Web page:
The Chamber of Commerce and Industry of Serbia (CCIS) has carried out numerous activities related to the green transformation of the Serbian economy. First and foremost, the focus is on training and education of company representatives in the areas related to circular economy, carbon accounting, Carbon Border Adjustment Mechanism (CBAM), industrial symbiosis, decarbonization, as well as energy efficiency, industrial waste treatment and green construction. The 10-point Declaration on the Green Transformation of the Serbian Economy – a strategic document whose goal is to encourage and support companies in the process of transitioning to a circular business model while maintaining competitiveness and efficiency – was written exclusively by the Chamber’s staff. It is also available online at https://api.pks.rs/storage/assets/Deklaracija,%20final%20 3.12.2022.%201.pdf
The first regional Circular Economy of the Western Balkans Summit and visits to companies in Serbia were organized in June to encourage the transition to new business models. Various activities will continue because awareness in companies about the importance and comprehensiveness of changes in this area has increased, but it is still at an insufficient level.
Radman Šelmić, green and circular economy adviser to the President of the Chamber of Commerce and Industry of Serbia (CCIS), spoke with Energy Portal Magazine about the obligations that exporters will have to fulfil come next year, training and education in the Chamber of Commerce, various support programs, as well as the best practices from the European Union that we can apply to speed up green transformation.
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Q: For years, the Chamber has been holding training sessions related to circular economy. What area are you focusing on now? What topics are companies most interested in and how many have completed the training?
A: In the last few years, we have organized training and educational sessions related to the circular economy through various programs. In the beginning, these were general training sessions to familiarize company representatives with the concept of the circular economy, understand the necessity of changing business processes and models and recognize the possibilities for concrete application. We are now focused on designing and implementing more advanced and concrete circular economy education programs specific to individual industries, such as construction or food. Hundreds of company representatives completed the training, and, in this way, we have significantly contributed to the faster implementation of the circular economy in Serbia with the concrete transfer of knowledge. The training changed its format to fit companies’ needs and the market’s digitalization. Regardless of the format, the participants learned about using circular economy tools (waste management, eco-design, product life cycle, recycling, domestic and EU legislation, etc.) over several weeks of training. Special training sessions are now being held for all these areas.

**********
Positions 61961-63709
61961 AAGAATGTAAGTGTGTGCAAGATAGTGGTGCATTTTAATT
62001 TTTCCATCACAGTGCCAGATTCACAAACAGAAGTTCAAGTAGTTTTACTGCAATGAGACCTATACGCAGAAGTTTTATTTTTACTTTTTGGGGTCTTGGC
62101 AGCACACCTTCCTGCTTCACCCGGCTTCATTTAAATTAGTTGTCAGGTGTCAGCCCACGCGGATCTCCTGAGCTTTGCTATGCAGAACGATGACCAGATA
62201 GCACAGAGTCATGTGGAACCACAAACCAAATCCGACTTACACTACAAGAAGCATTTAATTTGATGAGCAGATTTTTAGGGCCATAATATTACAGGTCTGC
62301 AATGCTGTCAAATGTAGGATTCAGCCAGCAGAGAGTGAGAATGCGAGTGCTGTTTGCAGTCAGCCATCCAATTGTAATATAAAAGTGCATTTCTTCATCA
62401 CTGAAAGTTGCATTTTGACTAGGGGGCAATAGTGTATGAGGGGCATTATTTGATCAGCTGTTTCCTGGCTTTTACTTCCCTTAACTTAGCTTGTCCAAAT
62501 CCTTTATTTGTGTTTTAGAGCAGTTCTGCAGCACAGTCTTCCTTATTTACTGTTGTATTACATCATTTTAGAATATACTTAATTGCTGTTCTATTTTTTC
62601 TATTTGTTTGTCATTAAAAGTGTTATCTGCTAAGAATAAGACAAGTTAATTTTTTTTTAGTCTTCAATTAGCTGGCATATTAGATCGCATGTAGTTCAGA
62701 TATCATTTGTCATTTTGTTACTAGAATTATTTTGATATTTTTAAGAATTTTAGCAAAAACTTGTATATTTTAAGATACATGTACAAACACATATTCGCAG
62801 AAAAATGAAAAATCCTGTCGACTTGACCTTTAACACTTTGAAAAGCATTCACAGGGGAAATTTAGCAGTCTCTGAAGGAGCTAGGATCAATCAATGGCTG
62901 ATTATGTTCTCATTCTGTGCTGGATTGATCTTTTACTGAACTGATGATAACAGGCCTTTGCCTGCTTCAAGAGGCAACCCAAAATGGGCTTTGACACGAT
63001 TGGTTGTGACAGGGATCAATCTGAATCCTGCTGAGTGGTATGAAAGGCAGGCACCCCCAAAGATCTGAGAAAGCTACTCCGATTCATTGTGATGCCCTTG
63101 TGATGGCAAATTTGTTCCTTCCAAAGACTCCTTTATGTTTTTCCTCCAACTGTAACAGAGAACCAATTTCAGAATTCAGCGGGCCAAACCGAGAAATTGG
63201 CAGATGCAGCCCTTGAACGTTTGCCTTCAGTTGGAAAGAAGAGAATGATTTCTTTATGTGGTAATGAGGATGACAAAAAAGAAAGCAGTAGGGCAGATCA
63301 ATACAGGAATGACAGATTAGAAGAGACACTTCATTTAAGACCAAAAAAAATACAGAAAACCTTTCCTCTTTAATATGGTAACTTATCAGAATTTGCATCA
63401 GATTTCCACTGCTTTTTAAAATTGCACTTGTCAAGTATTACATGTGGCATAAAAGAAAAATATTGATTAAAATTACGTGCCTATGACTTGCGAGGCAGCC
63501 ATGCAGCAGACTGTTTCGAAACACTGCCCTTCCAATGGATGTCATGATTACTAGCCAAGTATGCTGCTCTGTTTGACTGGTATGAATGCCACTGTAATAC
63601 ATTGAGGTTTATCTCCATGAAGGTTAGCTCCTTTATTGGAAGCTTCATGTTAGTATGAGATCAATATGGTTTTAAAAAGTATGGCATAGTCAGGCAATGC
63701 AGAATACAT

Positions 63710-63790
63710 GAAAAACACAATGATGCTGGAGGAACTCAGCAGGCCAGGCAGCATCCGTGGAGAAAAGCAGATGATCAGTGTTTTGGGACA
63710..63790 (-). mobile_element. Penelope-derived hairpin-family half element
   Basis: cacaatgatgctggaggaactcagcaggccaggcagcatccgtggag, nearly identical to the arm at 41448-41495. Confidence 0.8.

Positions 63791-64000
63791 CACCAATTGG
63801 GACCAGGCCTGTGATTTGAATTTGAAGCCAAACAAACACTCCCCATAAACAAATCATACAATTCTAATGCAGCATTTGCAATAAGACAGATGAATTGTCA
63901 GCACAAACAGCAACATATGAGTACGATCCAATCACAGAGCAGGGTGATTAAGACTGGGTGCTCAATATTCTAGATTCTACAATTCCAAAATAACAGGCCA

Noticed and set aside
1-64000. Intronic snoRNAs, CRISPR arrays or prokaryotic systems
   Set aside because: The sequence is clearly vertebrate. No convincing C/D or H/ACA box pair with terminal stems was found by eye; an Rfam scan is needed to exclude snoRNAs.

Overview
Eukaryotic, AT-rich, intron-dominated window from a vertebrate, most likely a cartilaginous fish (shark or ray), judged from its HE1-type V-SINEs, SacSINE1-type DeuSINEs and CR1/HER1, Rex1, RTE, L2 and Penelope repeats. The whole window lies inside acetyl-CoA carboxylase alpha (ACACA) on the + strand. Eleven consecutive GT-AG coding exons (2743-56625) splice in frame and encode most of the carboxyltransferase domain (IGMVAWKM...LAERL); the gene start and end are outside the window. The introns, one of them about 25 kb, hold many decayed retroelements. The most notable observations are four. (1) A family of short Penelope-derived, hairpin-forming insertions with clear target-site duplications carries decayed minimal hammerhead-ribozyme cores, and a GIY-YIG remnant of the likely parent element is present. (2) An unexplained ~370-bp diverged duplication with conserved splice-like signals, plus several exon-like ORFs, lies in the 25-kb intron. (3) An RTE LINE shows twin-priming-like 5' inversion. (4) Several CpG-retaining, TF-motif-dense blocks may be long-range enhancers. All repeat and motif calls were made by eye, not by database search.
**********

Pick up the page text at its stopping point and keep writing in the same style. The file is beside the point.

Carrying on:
Q: Could you rate the dynamics of applying new knowledge related to the circular economy in practice and how it can be improved? What have companies proposed to improve the transformation of the green transition in the coming period?
A: In the last year, there has been a noticeable shift in the ever-growing awareness of companies about the importance and necessity of implementing concrete solutions in this domain.
However, this is still far from satisfactory. We could group the most significant challenges into four segments: the first is insufficient technological and economic knowledge in companies that could accelerate the transition to circular solutions, the second is legal regulations that do not favor the status of by-products in specific industries and ending the status of waste, which is a necessary prerequisite for industrial symbiosis between the two companies, and the third is difficult access to bank funding for investments or insufficient subsidies. The fourth is the constricted knowledge of domestic experts in this area.